The strike highlights the discontent among black miners who feel they are still not reaping the benefits of the country's mineral wealth two decades after apartheid ended.
 
It has also hurt already sluggish growth in Africa's most advanced economy and rating agency Moody's said on Wednesday the country's credit rating remained under pressure.

You May Like

Video Analysts: Beijing Parade a 'Bazaar' of Stolen Technology

Show commemorating victory over Japan in World War II involved long, medium and short range missiles, a range of tanks and 200 fighter aircraft More

Bernie Sanders Surge Reflects US Shift on Socialism

Although most analysts say it is unlikely he will get the Democratic nomination, Sanders' campaign opens up questions and issues that are otherwise marginalized More

Video On IS Frontline, Kurdish Fighters Ready for Offensive

Peshmerga soldiers say although they need more heavy artillery, they are poised to take the fight to the Islamic State extremists on their turf More

Featured Videos

Your JavaScript is turned off or you have an old version of Adobe's Flash Player. Get the latest Flash player.
Drowned Migrant Toddler Photo Triggers European Outragei
X
Henry Ridgwell
September 04, 2015 11:36 AM
The harrowing picture of a drowned three-year-old Syrian boy washed up on a Turkish beach appears to have galvanized Europe’s leaders into doing more to address the refugee crisis. France, Germany and Italy issued a joint call Thursday for compulsory quotas of refugees for all EU states. But there were chaotic scenes in Hungary as police tried to force migrants off a train heading for Austria. Henry Ridgwell has more. And a caution, some of the images in this report may be disturbing.
Video

Video Drowned Migrant Toddler Photo Triggers European Outrage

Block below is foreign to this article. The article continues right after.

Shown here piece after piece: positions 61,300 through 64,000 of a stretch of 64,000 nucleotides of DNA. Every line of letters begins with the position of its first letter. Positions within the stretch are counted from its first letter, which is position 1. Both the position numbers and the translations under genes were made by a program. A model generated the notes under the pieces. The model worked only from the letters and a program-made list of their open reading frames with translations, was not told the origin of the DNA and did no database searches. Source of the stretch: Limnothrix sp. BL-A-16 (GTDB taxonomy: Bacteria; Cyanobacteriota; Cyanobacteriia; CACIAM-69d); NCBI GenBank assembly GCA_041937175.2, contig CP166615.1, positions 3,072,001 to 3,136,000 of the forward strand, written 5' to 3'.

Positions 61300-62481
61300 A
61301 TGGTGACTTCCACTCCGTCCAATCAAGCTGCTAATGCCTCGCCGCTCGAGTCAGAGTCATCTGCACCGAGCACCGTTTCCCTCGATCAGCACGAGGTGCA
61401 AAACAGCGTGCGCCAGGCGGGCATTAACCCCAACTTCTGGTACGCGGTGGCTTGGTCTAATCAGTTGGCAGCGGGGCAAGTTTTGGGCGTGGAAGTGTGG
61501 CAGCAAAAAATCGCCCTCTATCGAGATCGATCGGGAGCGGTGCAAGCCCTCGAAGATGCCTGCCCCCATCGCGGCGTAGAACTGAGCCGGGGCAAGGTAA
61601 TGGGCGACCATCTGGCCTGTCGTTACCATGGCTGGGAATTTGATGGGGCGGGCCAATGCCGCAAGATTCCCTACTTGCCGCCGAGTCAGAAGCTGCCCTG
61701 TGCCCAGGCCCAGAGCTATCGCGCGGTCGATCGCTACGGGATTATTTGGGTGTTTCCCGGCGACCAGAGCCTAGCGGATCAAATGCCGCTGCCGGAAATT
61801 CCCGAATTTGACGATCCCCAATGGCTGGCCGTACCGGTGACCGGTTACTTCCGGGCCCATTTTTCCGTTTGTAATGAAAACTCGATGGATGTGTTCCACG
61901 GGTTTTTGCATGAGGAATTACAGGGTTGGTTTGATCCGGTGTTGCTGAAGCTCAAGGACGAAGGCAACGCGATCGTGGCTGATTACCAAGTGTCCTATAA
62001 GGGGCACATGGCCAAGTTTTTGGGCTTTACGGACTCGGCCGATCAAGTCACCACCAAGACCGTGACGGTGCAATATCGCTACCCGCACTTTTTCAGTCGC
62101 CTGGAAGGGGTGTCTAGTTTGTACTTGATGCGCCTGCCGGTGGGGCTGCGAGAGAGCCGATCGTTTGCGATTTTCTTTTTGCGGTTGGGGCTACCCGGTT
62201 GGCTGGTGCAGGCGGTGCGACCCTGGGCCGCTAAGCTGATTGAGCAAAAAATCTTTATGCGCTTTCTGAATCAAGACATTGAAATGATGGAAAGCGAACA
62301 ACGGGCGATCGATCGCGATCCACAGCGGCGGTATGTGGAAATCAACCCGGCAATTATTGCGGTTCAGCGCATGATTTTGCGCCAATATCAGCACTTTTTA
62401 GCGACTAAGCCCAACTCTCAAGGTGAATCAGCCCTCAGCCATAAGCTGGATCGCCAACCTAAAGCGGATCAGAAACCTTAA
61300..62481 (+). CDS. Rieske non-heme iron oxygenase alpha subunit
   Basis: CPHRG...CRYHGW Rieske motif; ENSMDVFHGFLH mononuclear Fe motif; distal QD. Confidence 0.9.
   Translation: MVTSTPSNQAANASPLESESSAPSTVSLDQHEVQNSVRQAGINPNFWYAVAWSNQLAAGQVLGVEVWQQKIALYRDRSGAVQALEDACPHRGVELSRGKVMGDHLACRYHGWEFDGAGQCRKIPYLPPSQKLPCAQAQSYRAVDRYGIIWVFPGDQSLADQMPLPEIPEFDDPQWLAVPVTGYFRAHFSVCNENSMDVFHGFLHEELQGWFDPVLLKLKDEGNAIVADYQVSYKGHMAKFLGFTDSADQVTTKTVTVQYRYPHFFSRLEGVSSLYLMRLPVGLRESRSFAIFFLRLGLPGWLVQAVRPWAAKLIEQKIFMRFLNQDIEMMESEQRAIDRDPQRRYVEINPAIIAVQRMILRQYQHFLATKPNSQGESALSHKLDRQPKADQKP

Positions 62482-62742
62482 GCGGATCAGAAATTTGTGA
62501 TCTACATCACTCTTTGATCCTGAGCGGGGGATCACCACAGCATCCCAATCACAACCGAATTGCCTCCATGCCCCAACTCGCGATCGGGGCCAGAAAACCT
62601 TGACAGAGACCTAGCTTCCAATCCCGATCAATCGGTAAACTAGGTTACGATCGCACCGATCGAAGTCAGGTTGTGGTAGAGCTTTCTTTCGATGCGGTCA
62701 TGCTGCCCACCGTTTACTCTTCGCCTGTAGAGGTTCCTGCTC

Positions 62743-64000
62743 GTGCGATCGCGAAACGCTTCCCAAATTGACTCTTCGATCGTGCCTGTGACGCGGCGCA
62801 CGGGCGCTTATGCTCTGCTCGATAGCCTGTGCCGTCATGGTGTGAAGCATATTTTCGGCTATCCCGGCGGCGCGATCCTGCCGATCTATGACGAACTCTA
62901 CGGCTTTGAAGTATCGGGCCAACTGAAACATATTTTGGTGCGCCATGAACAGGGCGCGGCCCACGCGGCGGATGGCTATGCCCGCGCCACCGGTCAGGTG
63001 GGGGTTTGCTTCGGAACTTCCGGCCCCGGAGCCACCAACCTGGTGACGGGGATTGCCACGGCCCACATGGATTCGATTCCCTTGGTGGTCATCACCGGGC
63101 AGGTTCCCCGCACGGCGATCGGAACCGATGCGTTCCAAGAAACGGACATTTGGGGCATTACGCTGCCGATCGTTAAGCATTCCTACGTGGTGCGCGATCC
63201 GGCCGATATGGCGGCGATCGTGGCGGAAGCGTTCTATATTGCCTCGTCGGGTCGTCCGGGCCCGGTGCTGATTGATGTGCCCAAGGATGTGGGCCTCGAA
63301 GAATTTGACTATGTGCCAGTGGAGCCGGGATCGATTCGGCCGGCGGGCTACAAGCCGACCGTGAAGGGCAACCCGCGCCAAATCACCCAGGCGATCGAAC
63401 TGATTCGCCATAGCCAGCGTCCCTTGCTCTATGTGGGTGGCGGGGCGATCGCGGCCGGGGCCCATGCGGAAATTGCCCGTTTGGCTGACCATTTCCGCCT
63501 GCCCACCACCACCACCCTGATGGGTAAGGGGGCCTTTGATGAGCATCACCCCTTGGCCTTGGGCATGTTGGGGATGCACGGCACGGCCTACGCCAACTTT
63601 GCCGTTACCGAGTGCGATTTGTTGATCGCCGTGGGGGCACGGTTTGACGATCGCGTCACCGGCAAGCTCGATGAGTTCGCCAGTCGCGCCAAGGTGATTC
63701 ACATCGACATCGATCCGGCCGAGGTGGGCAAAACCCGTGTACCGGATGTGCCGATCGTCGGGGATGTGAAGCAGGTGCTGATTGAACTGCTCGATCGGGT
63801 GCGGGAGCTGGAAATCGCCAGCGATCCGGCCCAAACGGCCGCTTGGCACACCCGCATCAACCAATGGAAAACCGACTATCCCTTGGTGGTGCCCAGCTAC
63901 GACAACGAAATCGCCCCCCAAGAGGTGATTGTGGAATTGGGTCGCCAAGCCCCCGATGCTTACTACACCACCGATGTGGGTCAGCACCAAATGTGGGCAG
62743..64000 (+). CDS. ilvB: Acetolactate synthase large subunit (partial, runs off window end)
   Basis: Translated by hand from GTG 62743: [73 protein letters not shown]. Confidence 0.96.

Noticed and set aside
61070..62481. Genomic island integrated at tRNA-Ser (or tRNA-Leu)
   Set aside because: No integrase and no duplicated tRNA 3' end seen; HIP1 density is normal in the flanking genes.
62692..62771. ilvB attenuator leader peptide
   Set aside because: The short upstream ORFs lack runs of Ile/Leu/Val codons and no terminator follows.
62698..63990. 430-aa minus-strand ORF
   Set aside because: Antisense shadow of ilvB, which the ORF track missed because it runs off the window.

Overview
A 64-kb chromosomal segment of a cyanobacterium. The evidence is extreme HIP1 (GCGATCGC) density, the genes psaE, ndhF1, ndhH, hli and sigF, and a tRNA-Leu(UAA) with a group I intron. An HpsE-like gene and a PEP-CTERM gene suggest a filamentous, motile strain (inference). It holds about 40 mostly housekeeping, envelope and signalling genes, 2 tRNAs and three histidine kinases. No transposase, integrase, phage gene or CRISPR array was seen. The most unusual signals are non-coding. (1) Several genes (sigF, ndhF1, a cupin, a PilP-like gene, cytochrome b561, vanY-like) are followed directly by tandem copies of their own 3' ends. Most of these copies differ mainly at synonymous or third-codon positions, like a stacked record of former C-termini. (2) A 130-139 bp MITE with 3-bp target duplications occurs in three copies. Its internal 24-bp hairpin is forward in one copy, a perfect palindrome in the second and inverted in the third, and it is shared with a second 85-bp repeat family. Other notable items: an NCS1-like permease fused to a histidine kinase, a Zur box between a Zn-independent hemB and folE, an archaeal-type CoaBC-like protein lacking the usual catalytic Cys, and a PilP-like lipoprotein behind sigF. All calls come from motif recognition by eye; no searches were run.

The harrowing picture of a drowned three-year-old Syrian boy washed up on a Turkish beach appears to have galvanized Europe’s leaders into doing more to address the refugee crisis. France, Germany and Italy issued a joint call Thursday for compulsory quotas of refugees for all EU states. But there were chaotic scenes in Hungary as police tried to force migrants off a train heading for Austria. Henry Ridgwell has more. And a caution, some of the images in this report may be disturbing.
Video

Video Russians Observe 11th Anniversary of Beslan School Attack

This week, Russians have been observing the 11th anniversary of the attack by Islamic militants on a school in Russia's North Caucasus region that killed more than 330 hostages, including 186 children. The three-day siege and massacre that started on September 1, 2004 took place in Beslan, a town in the republic of North Ossetia, and is one of the bloodiest terrorist acts ever in Russia. VOA's Mike Richman reports.
Video

Video Native Americans Debate: Father Serra, Saint or Sinner?

Pope Francis will canonize an 18th century missionary to Spanish California during a papal visit to the United States this month.  But some Native Americans have criticized the elevation to sainthood of the missionary priest, Junipero Serra. VOA's Mike O’Sullivan has more from Los Angeles.
Video

Video Calais School Offers Another Face of Europe’s Migrant Crisis

Europe is facing mounting criticism over how it’s handling its biggest migration crisis since World War II. But not all Europeans believe building walls or passing repressive policies are the answer. A school for migrants in the French port city of Calais, is opening doors and building bonds across nationalities. VOA's Lisa Bryant reports.
Video

Video Kurdish Fighters on IS Frontline Ready for Offensive

Finger on the trigger, the Kurdish Peshmerga soldier stared across the dust at a village taken over by Islamic State extremists. The Kurdistan’s Khazir frontline, just 45 minutes from the Islamic State stronghold of Mosul. And at this point, the militants were less than two kilometers away. VOA's Sharon Behn reports.